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Humanoid Robotics Laboratory

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Now showing 1 - 5 of 5
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    The Motion Grammar: Analysis of a Linguistic Method for Robot Control
    (Georgia Institute of Technology, 2013-06) Dantam, Neil ; Stilman, Mike
    We present the Motion Grammar: an approach to represent and verify robot control policies based on Context-Free Grammars. The production rules of the grammar represent a top-down task decomposition of robot behavior. The terminal symbols of this language represent sensor readings that are parsed in real-time. Efficient algorithms for context-free parsing guarantee that online parsing is computationally tractable. We analyze verification properties and language constraints of this linguistic modeling approach, show a linguistic basis that unifies several existing methods, and demonstrate effectiveness through experiments on a 14-DOF manipulator interacting with 32 objects (chess pieces) and an unpredictable human adversary. We provide many of the algorithms discussed as Open Source, permissively licensed software. ¹
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    Global Manipulation Planning in Robot Joint Space With Task Constraints
    (Georgia Institute of Technology, 2010-06) Stilman, Mike
    We explore global randomized joint space path planning for articulated robots that are subject to task space constraints. This paper describes a representation of constrained motion for joint space planners and develops two simple and efficient methods for constrained sampling of joint configurations: Tangent Space Sampling (TS) and First-Order Retraction (FR). FR is formally proven to provide global sampling for linear task space transformations. Constrained joint space planning is important for many real world problems involving redundant manipulators. On the one hand, tasks are designated in work space coordinates: rotating doors about fixed axes, sliding drawers along fixed trajectories or holding objects level during transport. On the other, joint space planning gives alternative paths that use redundant degrees of freedom to avoid obstacles or satisfy additional goals while performing a task. We demonstrate that our methods are faster and more invariant to parameter choices than existing techniques.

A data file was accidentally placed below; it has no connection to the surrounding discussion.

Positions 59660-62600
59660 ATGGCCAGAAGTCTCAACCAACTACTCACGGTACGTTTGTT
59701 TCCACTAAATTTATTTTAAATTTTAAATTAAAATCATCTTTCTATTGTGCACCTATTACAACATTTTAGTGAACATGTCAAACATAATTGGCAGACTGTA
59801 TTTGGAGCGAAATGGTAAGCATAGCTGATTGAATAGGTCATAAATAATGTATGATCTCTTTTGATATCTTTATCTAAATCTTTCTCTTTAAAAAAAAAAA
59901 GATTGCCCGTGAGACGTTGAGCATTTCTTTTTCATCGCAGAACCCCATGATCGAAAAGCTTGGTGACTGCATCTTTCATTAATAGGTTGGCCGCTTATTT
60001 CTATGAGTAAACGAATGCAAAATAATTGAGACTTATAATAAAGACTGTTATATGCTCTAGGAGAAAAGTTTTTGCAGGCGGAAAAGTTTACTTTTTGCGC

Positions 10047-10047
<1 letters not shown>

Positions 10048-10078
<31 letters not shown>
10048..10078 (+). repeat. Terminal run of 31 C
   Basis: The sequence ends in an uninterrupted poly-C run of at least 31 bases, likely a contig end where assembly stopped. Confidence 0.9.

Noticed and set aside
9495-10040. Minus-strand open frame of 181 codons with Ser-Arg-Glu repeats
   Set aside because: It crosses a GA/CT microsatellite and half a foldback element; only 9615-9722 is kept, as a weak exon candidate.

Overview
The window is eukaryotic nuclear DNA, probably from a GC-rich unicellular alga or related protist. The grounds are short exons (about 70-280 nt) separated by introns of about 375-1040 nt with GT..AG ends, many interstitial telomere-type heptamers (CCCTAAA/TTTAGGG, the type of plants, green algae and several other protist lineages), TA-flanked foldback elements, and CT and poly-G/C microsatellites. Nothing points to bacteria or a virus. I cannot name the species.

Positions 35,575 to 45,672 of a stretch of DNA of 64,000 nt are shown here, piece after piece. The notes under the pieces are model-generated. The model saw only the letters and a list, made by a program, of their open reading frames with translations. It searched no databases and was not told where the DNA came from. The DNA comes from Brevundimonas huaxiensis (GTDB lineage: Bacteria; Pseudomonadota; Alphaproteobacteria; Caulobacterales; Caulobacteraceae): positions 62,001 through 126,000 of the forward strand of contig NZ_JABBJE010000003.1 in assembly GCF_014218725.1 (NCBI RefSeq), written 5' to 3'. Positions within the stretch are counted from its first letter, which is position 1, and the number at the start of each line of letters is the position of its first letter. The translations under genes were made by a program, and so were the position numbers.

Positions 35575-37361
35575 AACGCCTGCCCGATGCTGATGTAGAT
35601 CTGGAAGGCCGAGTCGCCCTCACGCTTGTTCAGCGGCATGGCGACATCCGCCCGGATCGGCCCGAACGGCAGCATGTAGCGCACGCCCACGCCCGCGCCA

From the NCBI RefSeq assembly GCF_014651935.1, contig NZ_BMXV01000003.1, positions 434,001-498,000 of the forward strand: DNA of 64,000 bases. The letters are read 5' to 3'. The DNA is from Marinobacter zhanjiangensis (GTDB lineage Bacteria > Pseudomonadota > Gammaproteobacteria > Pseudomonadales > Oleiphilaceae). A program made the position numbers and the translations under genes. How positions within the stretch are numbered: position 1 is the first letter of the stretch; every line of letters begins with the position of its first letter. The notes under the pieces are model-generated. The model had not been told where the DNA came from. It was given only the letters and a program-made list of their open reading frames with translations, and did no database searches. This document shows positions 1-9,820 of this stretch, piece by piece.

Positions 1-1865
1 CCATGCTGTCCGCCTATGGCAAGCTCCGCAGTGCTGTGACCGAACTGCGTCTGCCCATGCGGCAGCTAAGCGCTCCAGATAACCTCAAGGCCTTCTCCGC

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    Planning Among Movable Obstacles with Artificial Constraints
    (Georgia Institute of Technology, 2008-11) Stilman, Mike ; Kuffner, James J.
    This paper presents artificial constraints as a method for guiding heuristic search in the computationally challenging domain of motion planning among movable obstacles. The robot is permitted to manipulate unspecified obstacles in order to create space for a path. A plan is an ordered sequence of paths for robot motion and object manipulation. We show that under monotone assumptions, anticipating future manipulation paths results in constraints on both the choice of objects and their placements at earlier stages in the plan. We present an algorithm that uses this observation to incrementally reduce the search space and quickly find solutions to previously unsolved classes of movable obstacle problems. Our planner is developed for arbitrary robot geometry and kinematics. It is presented with an implementation for the domain of navigation among movable obstacles.
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    Planning and Executing Navigation Among Movable Obstacles
    (Georgia Institute of Technology, 2007) Stilman, Mike ; Nishiwaki, Koichi ; Kagami, Satoshi ; Kuffner, James J.
    This paper explores autonomous locomotion, reaching, grasping and manipulation for the domain of Navigation Among Movable Obstacles (NAMO). The robot perceives and constructs a model of an environment filled with various fixed and movable obstacles, and automatically plans a navigation strategy to reach a desired goal location. The planned strategy consists of a sequence of walking and compliant manipulation operations. It is executed by the robot with online feedback. We give an overview of our NAMO system, as well as provide details of the autonomous planning, online grasping and compliant hand positioning during dynamically-stable walking. Finally, we present results of a successful implementation running on the Humanoid Robot HRP-2.
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    Navigation Among Movable Obstacles: Real-Time Reasoning in Complex Environments
    (Georgia Institute of Technology, 2005-12) Stilman, Mike ; Kuffner, James J.
    In this paper, we address the problem of Navigation Among Movable Obstacles (NAMO): a practical extension to navigation for humanoids and other dexterous mobile robots. The robot is permitted to reconfigure the environment by moving obstacles and clearing free space for a path. This paper presents a resolution complete planner for a subclass of NAMO problems. Our planner takes advantage of the navigational structure through state-space decomposition and heuristic search. The planning complexity is reduced to the difficulty of the specific navigation task, rather than the dimensionality of the multi-object domain. We demonstrate real-time results for spaces that contain large numbers of movable obstacles. We also present a practical framework for single-agent search that can be used in algorithmic reasoning about this domain.